MCE and announced the expansion of the MCE Sync program in June 2022. The expanded program continues to offer incentives that reduce the cost of EV charging at home and increases community resiliency with a focus on low- to moderate-income populations. MCE’s goal is to have around 4.000 EV drivers enrolled in its program by May 2023.

MCE Sync now offers additional benefits, including EV charging aligned with home rooftop solar generation and grid solar availability, grid-reliability incentive payments worth up to $10/month and customer education about smarter charging strategies.

The EV market is growing approximately 40% to 80% each year, according to Virta Global. With EVs expected to comprise one-half of U.S. auto sales by 2030, utilities need to treat EVs like they would treat any other distributed energy resource and find ways to best manage the energy load. That is the only way to nip grid strain in the bud to future-proof energy systems now.

And with ZEV states leading to limit new car sales to EV-only after 2035, the time to start planning for the massive wave of EVs connecting to grids is now. If utilities can make better use of the distribution, they can eliminate the challenges of strain and usage.

Brett Wiley ([email protected]) managed MCE’s EV charging infrastructure, EV rebate, managed home EV charging and fleet electrification programs for nearly five years. He currently manages East Bay Community Energy’s residential electric mobility programs. Some of his other prior work experiences were at Groundswell, Sierra Club, National Park Service, and The White House Council on Environmental Quality. Wiley received his B.S. in Biology from Truman State University, his MPA in Energy & Sustainable Development from Indiana University’s School of Public and Environmental Affairs (SPEA), and his Certificate in Social Entrepreneurship from SPEA and Indiana University’s Kelley School of Business. He is also an Adjunct Professor at Presidio Graduate School.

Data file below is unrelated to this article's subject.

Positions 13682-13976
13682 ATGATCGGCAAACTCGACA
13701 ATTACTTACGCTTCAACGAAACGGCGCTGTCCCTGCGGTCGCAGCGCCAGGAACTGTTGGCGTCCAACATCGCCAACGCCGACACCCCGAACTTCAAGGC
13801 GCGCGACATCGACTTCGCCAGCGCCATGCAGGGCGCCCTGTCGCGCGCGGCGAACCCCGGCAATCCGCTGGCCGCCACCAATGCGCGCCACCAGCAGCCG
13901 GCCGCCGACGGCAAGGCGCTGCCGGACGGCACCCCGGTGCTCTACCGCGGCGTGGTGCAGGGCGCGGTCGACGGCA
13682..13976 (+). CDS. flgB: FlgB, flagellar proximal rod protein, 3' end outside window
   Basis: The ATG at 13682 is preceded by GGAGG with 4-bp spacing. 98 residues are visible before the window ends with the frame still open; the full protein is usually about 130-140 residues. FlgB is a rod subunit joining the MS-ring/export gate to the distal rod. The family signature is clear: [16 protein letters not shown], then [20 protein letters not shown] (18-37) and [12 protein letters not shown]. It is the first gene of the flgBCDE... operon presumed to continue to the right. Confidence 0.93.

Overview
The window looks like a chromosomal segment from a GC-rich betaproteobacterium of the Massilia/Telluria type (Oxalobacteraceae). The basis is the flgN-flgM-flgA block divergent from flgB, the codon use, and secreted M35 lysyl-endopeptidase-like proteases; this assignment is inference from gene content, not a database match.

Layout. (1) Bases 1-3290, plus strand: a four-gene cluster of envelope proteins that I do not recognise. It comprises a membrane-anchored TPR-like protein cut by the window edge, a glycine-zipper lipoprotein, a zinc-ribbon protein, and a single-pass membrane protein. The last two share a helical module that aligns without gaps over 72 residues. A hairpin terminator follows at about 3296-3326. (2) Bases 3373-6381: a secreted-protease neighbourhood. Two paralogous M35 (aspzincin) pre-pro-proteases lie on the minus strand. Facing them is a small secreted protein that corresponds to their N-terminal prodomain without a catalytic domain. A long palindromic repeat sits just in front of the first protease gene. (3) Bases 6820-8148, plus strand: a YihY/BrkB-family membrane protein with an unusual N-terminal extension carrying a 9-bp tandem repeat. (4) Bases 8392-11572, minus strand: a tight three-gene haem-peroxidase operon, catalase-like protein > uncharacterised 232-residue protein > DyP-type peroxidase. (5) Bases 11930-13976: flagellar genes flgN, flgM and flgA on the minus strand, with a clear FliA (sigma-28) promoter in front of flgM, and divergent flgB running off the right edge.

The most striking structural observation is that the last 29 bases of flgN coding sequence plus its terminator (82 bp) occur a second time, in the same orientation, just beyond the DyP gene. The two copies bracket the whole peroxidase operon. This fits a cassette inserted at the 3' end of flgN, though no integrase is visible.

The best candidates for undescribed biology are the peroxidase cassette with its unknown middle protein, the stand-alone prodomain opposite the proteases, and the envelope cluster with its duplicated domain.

Joseph Vellone ([email protected]) is head of North America at In this role, he partners with energy providers such as MCE and National Grid, manufacturers such as Volkswagen and Siemens, and charging networks such as ChargePoint and Volta to deliver greener, cheaper, grid-friendly EV charging to drivers across the U.S. and Canada. He previously spent five years with the Boston Consulting Group’s energy and environment practice. He holds a master’s degree in energy economics from the London School of Economics and a bachelor’s degree in public policy from Princeton University.